[18:51:01] INFO     Training FastAI MIL model with config:
           INFO     TrainerConfigFastAI(
[18:51:02] INFO     Training dataset: 272 merged bags (from 272 possible slides)
           INFO     Validation dataset: 116 merged bags (from 116 possible slides)
[18:51:04] INFO     Training model Attention_MIL (in=1024, out=2, loss=CrossEntropyLoss)
epoch     train_loss  valid_loss  roc_auc_score  time
0         0.328032    0.285096    0.580233       00:01
Better model found at epoch 0 with valid_loss value: 0.2850962281227112.
1         0.319219    0.266496    0.733721       00:01
Better model found at epoch 1 with valid_loss value: 0.266496479511261.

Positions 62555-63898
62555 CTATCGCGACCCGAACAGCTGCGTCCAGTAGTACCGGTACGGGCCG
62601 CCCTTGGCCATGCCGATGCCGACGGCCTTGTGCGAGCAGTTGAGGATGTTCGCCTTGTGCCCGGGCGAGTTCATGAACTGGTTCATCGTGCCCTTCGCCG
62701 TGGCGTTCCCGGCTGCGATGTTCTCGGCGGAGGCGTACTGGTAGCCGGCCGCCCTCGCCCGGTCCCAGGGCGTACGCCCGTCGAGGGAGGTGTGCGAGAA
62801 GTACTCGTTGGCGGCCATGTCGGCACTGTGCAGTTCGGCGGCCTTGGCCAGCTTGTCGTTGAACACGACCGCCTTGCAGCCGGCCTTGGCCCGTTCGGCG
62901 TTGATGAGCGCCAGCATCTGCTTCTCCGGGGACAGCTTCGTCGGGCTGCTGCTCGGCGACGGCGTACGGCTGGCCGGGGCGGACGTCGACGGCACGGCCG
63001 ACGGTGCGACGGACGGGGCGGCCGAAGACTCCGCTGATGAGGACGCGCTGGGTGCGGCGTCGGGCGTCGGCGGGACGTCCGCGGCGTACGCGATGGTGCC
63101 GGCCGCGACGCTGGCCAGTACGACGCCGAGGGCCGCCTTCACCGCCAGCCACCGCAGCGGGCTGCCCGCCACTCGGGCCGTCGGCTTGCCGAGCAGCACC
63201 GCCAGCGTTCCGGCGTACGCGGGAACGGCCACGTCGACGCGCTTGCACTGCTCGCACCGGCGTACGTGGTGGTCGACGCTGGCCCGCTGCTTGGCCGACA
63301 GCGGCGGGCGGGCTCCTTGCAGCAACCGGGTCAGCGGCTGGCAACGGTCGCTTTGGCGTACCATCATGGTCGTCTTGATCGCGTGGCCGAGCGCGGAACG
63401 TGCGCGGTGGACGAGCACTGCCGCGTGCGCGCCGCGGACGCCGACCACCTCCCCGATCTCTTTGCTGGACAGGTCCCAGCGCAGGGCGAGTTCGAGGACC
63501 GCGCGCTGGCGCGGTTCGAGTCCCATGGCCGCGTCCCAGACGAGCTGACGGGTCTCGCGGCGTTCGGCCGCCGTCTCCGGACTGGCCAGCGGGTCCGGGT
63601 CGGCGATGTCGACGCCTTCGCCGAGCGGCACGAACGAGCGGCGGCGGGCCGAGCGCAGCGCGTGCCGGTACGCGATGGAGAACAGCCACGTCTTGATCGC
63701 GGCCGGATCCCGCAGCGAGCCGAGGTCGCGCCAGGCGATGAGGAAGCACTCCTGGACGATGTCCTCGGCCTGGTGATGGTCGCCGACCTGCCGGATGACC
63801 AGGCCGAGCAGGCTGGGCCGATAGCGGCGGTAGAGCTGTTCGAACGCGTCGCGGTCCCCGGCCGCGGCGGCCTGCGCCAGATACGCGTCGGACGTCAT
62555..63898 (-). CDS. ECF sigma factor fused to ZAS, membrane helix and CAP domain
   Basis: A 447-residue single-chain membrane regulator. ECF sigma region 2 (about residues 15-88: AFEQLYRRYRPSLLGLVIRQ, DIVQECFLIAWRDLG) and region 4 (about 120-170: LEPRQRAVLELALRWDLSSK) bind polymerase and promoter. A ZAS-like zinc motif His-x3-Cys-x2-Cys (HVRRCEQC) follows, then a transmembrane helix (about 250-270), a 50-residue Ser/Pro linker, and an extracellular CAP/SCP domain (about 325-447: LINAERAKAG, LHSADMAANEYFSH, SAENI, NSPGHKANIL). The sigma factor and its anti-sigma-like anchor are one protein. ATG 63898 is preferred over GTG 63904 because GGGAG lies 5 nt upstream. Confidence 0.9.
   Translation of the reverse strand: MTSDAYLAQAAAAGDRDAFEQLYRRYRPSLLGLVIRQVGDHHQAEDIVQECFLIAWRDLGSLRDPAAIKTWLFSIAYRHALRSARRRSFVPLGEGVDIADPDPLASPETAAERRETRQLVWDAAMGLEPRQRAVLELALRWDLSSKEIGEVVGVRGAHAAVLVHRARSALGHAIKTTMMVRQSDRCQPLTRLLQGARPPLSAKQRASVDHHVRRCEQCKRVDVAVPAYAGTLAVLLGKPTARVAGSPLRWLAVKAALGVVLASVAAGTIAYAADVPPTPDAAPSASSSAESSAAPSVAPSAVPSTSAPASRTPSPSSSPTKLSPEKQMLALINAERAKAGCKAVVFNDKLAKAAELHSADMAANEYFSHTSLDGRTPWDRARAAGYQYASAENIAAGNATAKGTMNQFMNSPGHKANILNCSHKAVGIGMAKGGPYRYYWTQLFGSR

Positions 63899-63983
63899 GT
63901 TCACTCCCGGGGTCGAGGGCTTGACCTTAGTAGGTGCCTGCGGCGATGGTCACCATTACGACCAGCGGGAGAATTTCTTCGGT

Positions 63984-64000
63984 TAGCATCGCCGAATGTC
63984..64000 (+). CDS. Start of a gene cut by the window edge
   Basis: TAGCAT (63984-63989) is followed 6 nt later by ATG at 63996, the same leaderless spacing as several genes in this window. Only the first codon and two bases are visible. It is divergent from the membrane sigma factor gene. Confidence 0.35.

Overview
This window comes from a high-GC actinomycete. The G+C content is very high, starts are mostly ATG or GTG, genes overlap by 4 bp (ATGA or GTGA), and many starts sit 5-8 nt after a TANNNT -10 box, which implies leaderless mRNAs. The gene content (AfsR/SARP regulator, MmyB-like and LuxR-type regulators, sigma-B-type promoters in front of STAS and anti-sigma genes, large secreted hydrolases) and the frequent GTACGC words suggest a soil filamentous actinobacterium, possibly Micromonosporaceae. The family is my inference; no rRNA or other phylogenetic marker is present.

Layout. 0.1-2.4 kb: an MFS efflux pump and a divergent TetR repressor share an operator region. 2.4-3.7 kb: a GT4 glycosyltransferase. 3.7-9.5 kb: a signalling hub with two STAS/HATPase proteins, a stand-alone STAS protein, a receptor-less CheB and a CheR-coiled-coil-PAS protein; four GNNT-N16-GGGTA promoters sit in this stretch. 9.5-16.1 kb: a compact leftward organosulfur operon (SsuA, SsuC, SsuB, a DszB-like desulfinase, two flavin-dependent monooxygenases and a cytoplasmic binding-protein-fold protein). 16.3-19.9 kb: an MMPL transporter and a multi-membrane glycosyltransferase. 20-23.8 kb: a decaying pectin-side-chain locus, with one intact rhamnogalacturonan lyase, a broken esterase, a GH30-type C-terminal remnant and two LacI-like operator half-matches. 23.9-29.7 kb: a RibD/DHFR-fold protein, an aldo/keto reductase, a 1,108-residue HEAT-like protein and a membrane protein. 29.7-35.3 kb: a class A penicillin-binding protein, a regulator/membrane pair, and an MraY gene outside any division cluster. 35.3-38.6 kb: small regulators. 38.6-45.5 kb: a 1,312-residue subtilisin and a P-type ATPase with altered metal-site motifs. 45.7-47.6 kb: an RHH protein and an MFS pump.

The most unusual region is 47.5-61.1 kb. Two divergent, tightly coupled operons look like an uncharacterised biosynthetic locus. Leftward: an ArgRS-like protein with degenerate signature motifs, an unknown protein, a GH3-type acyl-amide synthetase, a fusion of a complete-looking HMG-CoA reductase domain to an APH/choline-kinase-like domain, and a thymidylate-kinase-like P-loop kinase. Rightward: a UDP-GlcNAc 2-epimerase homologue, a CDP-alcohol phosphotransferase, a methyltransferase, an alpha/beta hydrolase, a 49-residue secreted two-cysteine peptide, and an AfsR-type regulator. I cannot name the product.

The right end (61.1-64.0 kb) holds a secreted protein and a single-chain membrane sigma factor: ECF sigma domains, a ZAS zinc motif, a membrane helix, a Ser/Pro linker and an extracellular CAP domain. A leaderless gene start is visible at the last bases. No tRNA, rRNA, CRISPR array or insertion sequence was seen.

2         0.293969    0.230561    0.859690       00:01
Better model found at epoch 2 with valid_loss value: 0.23056122660636902.
3         0.266627    0.190546    0.927519       00:01
Better model found at epoch 3 with valid_loss value: 0.1905461698770523.
4         0.236985    0.165320    0.939147       00:01
Better model found at epoch 4 with valid_loss value: 0.16532012820243835.
5         0.215019    0.153572    0.946512       00:01
Better model found at epoch 5 with valid_loss value: 0.153572216629982.
6         0.199093    0.144464    0.948837       00:01
Better model found at epoch 6 with valid_loss value: 0.1444639265537262.
7         0.185597    0.141776    0.952326       00:01
Better model found at epoch 7 with valid_loss value: 0.14177580177783966.
8         0.173794    0.141409    0.951938       00:01